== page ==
Yeah, Sketchup is really poor with high poly so when details start to rise or you start cramming loads of stuff in, its time to start using layers effectively and if you can, find the tutorials on external linking or using proxy objects to keep scenes manageable.
I love Sketchup though as an easy modelling package, so it suits me and my needs perfectly though. Combined with Indigo its been hugely influential in how I work. Its great for simple geometry and with a big of jiggery pokery you can produce some really good images - just look at one of the users on here Pibuz work, he's a Sketchup user and the results he gets from the software are stunning.
For example here by Pibuz, http://www.indigorenderer.com/forum/vie ... 14&t=11834
just look at that glorious texturing work, lighting, scene dressing etc - and its all done in sketchup.
So I wouldn't say you have to go for 3DSMax straight off to get spectacular results. A lot of the power users on here use Blender which is free. I've tried it and my brain exploded as it seems to ignore every single convention for user interfaces I'm familiar with (even a saving a file seemed to be idiotically complex) so I never got anywhere, but the results on here prove its clearly possible to do some stunning work if you're cleverer than me!
Its worth considering what you want to achieve with a render when you start, and crucially, what you can actually
achieve. I've done a number of visuals for clients who own UK industrial parks (really exciting stuff I know) where its simply not possible to put in the amount of detail that the actual site contains and it becomes impossible in the time constraints to put in everything surrounding the site that should logically be there - signage, buildings, street furniture etc etc (its also not always preferable, the images I produce are meant to sell and idea for marketing purposes etc, so filling them with the crap that clutters the actual world only detracts from the intention) - which then hurts realism slightly meaning no matter how carefully I texture things up or light scenes something will always seems a little....off. The brain sees a road and thinks "huh, that road is a bit too smooth, wheres the drain covers, wheres the cracks"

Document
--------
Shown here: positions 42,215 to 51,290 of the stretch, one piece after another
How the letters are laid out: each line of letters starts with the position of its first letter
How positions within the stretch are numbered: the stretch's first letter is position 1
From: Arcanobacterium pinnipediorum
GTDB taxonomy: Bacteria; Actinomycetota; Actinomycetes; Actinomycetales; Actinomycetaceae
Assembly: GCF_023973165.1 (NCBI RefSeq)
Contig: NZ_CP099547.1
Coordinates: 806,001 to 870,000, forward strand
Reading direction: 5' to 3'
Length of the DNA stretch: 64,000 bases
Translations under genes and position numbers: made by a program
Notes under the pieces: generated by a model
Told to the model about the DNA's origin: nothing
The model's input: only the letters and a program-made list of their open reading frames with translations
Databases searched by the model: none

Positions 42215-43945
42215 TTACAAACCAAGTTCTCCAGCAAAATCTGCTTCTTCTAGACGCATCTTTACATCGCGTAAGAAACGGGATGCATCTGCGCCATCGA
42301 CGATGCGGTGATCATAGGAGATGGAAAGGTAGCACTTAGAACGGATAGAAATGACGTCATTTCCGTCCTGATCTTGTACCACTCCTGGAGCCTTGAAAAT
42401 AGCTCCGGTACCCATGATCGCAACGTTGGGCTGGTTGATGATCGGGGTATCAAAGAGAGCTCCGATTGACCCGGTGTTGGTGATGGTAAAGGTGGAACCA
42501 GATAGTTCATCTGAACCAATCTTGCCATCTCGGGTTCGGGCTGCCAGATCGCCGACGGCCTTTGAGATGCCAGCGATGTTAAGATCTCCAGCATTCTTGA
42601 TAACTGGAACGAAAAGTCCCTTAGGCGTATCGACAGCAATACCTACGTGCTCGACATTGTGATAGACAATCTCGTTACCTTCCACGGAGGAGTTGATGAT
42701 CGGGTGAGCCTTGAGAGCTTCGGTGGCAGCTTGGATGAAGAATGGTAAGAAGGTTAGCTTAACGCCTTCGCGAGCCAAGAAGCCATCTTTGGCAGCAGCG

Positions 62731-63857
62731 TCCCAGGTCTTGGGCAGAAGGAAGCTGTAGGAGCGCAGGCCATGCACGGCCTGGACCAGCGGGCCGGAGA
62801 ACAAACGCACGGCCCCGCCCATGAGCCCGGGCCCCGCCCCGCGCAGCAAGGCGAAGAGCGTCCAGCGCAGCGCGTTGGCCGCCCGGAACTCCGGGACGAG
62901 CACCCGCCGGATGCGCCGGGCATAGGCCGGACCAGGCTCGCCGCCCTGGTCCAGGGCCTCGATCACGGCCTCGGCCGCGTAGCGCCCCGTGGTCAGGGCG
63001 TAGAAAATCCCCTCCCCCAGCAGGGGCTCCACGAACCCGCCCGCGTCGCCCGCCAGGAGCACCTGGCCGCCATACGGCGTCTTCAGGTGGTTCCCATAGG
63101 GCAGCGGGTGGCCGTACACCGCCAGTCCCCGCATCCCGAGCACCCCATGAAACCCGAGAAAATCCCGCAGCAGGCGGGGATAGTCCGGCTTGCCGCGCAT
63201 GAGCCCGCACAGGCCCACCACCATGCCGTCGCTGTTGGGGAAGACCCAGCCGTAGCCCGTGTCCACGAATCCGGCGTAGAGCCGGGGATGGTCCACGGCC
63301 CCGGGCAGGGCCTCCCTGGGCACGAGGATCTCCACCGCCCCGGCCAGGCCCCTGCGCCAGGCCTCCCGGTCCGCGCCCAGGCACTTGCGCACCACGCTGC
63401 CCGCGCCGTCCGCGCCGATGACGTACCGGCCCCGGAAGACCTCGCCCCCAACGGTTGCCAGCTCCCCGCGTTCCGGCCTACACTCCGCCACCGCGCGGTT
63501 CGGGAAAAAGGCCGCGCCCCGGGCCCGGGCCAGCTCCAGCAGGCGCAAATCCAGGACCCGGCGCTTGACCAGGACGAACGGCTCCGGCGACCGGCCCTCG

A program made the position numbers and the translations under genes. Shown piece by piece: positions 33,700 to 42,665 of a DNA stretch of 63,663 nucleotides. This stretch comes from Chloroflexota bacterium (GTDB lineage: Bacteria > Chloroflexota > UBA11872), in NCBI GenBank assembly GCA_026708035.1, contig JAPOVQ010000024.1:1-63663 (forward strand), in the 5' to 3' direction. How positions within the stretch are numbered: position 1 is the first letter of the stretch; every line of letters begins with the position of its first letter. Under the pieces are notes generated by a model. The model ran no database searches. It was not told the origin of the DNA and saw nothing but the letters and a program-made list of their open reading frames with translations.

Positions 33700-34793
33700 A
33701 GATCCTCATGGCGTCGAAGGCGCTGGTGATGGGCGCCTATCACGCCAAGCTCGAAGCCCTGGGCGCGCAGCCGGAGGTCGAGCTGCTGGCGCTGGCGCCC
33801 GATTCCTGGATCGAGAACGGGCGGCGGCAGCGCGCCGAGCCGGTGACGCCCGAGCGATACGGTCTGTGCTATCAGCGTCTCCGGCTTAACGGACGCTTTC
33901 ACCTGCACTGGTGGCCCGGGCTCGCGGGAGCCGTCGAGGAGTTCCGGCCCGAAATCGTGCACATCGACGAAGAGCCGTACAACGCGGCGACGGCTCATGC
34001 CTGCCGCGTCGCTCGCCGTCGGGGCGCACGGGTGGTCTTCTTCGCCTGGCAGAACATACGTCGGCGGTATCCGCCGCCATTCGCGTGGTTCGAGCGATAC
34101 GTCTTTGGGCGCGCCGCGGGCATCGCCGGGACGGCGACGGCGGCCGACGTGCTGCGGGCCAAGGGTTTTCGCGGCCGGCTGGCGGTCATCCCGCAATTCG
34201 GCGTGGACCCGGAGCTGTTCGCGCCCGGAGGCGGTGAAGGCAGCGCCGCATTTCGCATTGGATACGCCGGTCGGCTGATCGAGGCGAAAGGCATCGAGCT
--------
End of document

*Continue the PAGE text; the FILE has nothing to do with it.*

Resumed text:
and so on.
Which is normal, but when you a) don't have to time to model a road beautifully realistically, and b) don't want to as its not intended to draw focus from the actual focal point of the scene, ie its just 'set dressing'; my solution is not to go for super realism which I just won't achieve with the tools, skills and time available, the solution is to stylise the scene and mix the rendering capabilities of Indigo with a more artistic slant as to what looks good, blending Indigo renders with line output from Sketchup styles, blur effects, paint effects etc all intended to give an impression of the proposals without going to the nth degree as I don't have the time (or the skills) available.
And it works, these images are well received by clients and because they're not purporting to be uber realism, the clients don't spy the omissions or exclusions. It doesn't matter that there are no speed limit signs, rubbish bins, realistically cracked pavements etc - they see the image as a whole and accept it for what it is. Stylising things often means the brain discounts things it would normally flag up as Not Quite Right.
My point is, set your sights to the achievable. If you have no time limit, by all means spend weeks on a project, crafting and modelling and making it like a photograph. If not then there are lots of little tips and tricks you can use to give the impression
of realism without going mental.